Seems like there’s a National Day, Week, or Month for just about anything these days.
According to the National Day Calendar, Oct. 5 alone marks National Apple Betty Day, National Get Funky Day, and National Do Something Nice Day.
These “awareness” calendar designations can be fun and random, but also strike important subject matters, like October being the official National Fire Prevention Month.
This tribute was created by the National Fire Prevention Association® (founded in 1896) that in 1922 instituted National Fire Prevention Week. It was observed the week of Oct. 9 to commemorate the date of the Great Chicago Fire, in 1871. Years later, the organization expanded its awareness to the entire month of October.
The Boulder City Fire Department, in conjunction with the National Fire Protection Association celebrates Fire Prevention Week in our city with a fire safety awareness campaign. They will also hold an open house and pancake breakfast on Oct. 14, from 8 a.m. to 11:00 a.m. (at the station on Elm St.) where you can meet our first responders and check out life-saving equipment.
This year’s Fire Prevention Week theme is “Cooking Safety Starts With YOU. Pay attention to fire prevention.” Per our Deputy Fire Chief, Greg Chesser, “Cooking fires can grow quickly, so being attentive is so important while cooking …I have seen many homes damaged and people injured by fires that could easily have been prevented. Awareness could save your kitchen, your home – even your life.”
For more information about Fire Prevention Week and cooking safety, visit www.fpw.org. You can also learn about fun fire safety for kids at www.sparky.org .
While cooking is by far the leading cause of home fires and injuries, heating equipment is the second leading cause of home fires. Especially notorious are space heaters.
Manufacturer’s safety warnings should be strictly adhered to when using them. NFPA has a list of home safety practices that can help prevent fires caused by heating equipment, including the following:
■ Keep anything that can burn at least three feet away from heating equipment.
■ Maintain a three-foot ‘kid-free zone’ around home fires and space heaters.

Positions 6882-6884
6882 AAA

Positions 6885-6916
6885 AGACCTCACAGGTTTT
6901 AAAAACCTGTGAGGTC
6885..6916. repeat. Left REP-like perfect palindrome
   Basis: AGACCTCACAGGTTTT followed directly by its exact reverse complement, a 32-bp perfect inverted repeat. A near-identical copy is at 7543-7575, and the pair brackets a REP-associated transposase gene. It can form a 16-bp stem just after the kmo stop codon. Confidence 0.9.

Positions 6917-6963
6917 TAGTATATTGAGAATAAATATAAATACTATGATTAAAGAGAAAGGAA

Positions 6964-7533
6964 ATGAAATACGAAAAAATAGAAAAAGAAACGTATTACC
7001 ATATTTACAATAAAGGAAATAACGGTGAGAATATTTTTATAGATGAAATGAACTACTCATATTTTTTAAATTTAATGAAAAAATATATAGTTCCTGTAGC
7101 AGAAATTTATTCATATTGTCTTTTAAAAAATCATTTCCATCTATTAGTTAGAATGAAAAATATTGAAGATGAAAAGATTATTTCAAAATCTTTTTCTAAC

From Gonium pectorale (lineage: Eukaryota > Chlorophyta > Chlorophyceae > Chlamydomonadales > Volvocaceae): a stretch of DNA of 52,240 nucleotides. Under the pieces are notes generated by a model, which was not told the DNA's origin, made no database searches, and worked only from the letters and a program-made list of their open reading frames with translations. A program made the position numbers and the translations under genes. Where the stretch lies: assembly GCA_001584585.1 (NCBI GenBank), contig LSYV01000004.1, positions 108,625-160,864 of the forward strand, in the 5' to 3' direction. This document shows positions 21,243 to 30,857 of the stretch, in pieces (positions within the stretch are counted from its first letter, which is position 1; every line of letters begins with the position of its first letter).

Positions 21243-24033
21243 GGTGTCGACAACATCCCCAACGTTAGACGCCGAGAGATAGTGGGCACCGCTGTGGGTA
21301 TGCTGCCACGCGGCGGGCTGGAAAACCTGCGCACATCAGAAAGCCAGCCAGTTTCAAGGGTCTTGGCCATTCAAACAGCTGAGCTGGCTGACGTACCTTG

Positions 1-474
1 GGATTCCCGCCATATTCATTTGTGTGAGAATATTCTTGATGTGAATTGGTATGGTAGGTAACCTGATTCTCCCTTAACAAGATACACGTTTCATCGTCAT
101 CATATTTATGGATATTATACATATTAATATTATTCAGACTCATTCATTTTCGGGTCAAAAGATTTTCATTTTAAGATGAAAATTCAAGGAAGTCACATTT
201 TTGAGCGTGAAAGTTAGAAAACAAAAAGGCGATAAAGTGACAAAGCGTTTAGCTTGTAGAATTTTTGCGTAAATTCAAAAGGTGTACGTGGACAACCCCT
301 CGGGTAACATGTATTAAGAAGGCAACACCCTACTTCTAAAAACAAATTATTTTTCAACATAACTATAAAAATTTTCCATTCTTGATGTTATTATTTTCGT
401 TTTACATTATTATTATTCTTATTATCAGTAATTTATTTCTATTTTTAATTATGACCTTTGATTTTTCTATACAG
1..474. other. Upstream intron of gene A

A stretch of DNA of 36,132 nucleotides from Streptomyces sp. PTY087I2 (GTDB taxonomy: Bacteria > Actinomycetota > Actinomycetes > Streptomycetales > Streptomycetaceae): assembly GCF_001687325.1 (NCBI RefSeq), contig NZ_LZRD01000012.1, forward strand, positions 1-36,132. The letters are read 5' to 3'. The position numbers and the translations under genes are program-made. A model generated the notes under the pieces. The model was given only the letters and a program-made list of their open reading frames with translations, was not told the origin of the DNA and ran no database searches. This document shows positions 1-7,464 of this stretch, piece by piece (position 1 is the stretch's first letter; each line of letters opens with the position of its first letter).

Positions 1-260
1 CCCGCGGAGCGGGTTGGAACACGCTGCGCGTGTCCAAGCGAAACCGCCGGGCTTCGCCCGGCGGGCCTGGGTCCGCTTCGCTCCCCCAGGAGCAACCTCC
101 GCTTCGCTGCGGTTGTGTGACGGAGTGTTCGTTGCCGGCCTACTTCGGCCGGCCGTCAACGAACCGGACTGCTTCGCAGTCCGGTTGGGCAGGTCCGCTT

■ Never use your oven to heat your home.
■ Have a qualified professional install stationary space heating equipment, water heaters, and central heating equipment according to local codes and manufacturer’s instructions.
■ Remember to turn portable heaters off when leaving a room or going to bed.
Another hot spot in the home for fires is the dryer. NFPA reports that the leading factor of home fires from dryers is due to failing to clean the lint filter and exhaust duct. Here are a few dryer fire preventions tips:
■ Make sure lint filters are cleaned after running each load.
■ Dust behind and underneath the dryer, being careful not to disrupt the vent when pulling the dryer out for cleaning.
■ Keep the exterior vent cover clear from objects and debris.
■ Inspect your dryer vent at least annually and use a dryer duct cleaning kit to clear out lint build-up. Never dry articles that have been in contact with flammable substances—hang dry only.
A good way to tell if you have dryer vent build-up is if your clothes are taking longer than usual to dry. To verify if you have build-up, run the dryer and check the vent outside to see if there’s a strong flow of hot air blowing out. Very often folks think their dryer is broken when clothes take forever to dry. Meanwhile all they need to do to fix the problem is clean the vent. You can buy a proper dryer vent kit for about $25. Besides helping to prevent fire and reduce drying time, a clean vent can help conserve energy and extend the life of your dryer.
An essential basic step for fire safety in the home is proper installation and maintenance of smoke detectors. Replace the batteries, wipe down the covers, and test the detector’s operation. Be sure to check for an expiration date on the unit itself. For more information on smoke detectors visit www.nfpa.org.